TOKYO (Reuters) - Japan flagged as a potential risk a possible rise in China’s military’s role in shaping Beijing’s foreign policy in its latest defense white paper on Tuesday, and said North Korea remained a serious regional threat under its new leader.
Following are some facts about Japan’s military.
Japan has a standing military of about 225,000 personnel, about one-tenth of China’s and one-fifth of North Korea’s, but bigger than that of Britain.
Japan’s military is equipped with advanced and costly combat gear such as destroyers fitted with the Aegis ballistic missile defense system, which were deployed earlier this year in response to North Korea’s rocket launch.
Its latest procurement includes Lockheed Martin’s F-35 stealth fighter jets, which cost 10.2 billion yen ($123 million) apiece.
But Japan’s military, known as Self-Defence Forces (SDF), is untested in battle, as the country has not engaged in armed conflict since its defeat in World War Two.
Japan, the only nation to have suffered nuclear attacks, has a self-imposed ban against owning nuclear weapons and relies on the nuclear umbrella of the United States, its close security ally. Operating under a pacifist constitution, the SDF does not own attack-oriented aircraft carriers or long-range bombers.
Japan’s defence budget fell for the 10th straight year to 4.65 trillion yen ($59 billion) for the current fiscal year ending in March 2013, reflecting the constraints of Japan’s huge public debt, which is the worst among industrialized nations at twice the size of its annual economic output.
In contrast, the defence budget of China nearly doubled to 650 billion yuan ($102 billion) over the past five years.
Article 9 of Japan’s 1947 Constitution renounces the right to wage war to resolve international disputes and bans the maintenance of a military.
But the article has been stretched not only to permit the maintenance of armed forces for self-defence, but to allow overseas military activities — including deployment in 2004 of troops on a non-combat mission to Iraq.
Conservative politicians want to change Japan’s gun-shy policies, a desire that has intensified due to concerns about North Korea’s nuclear and missile programs and China’s emergence as a regional power.
Washington has also pressed Tokyo to take a bigger role in ensuring global security.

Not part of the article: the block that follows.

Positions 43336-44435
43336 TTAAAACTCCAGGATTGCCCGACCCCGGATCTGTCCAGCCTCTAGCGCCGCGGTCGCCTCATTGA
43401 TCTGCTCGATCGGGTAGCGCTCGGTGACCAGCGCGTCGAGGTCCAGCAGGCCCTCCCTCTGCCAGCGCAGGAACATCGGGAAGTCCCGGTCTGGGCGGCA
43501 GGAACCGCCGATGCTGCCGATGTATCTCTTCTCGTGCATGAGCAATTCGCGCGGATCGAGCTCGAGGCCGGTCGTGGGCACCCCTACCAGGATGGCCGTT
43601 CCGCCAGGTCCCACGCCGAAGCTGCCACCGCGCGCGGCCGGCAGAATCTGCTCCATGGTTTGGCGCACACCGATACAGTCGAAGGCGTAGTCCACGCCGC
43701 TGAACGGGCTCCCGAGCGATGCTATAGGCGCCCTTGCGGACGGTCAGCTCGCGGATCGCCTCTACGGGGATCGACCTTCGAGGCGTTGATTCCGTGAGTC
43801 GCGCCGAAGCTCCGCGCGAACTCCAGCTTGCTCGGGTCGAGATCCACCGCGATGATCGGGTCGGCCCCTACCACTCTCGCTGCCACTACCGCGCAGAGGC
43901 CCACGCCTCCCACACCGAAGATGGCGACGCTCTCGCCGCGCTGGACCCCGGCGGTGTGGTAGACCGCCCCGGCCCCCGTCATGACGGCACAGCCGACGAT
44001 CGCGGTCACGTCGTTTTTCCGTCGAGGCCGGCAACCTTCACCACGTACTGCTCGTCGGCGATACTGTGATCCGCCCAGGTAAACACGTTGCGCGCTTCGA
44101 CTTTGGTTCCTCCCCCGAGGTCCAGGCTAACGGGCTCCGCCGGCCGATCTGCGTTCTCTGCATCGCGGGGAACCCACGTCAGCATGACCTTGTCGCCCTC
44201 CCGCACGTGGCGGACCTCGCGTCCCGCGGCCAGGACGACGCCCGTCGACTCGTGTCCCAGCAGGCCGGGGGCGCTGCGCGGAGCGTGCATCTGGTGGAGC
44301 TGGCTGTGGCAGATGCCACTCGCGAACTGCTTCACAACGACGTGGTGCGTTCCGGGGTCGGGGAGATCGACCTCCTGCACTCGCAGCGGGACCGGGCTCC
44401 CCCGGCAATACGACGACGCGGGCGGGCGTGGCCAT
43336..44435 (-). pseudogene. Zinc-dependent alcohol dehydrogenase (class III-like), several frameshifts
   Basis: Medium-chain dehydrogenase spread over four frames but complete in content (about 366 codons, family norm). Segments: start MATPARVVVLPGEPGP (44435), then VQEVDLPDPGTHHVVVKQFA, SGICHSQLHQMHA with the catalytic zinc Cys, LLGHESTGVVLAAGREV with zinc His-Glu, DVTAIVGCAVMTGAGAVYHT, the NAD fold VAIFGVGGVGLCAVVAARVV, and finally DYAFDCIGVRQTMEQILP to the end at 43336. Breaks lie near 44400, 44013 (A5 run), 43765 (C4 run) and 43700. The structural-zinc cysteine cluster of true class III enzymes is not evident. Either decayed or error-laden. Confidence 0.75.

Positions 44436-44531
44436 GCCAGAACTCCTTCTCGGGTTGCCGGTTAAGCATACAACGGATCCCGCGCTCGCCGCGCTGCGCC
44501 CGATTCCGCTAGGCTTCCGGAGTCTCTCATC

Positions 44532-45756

Japan last year eased its self-imposed ban on arms exports, in a step to create new markets for its defence contractors and facilitate cross-border cooperation in development of military equipment and technology.
Following a sweeping update of its national defence policy in 2010, Japan is bolstering its defence posture to its southwest, where it shares a maritime border with China.
China is rapidly building up its military might and increasing naval activities in Asian waters including the East China Sea, where Beijing and Tokyo have conflicting claims over uninhabited islets called Senkaku in Japan and Diaoyu in China.
Tensions have heightened since Prime Minister Yoshihiko Noda said this month the government was considering buying the disputed islands from their private owners to prevent Tokyo’s conservative governor and a harsh critic of China proceed with a similar plan.
Japan is also wary of North Korea’s nuclear and missile programs, with its archipelago sitting within the range of Pyongyang’s medium-range Nodong missiles.
In April Japan and the United States agreed to shift 9,000 U.S. Marines from the Japanese island of Okinawa to Guam and other Asia-Pacific sites as part of Washington’s strategic rebalancing, or “pivot”, toward the region.
But in recent months the planned deployment by the Pentagon of the Osprey helicopter-plane hybrid on Okinawa stirred up strong local protests, in the latest snag in U.S.-Japan security ties.
The Osprey can fly faster and further than conventional helicopters, making it easier for U.S. forces to respond to contingencies in areas away from Okinawa, such as Senkaku, but crashes in Morocco and Florida this year fanned safety concerns. ($1 = 78.6300 Japanese yen) ($1 = 6.3807 Chinese yuan)
Reporting by Kiyoshi Takenaka and Linda Sieg; Editing by Jeremy Laurence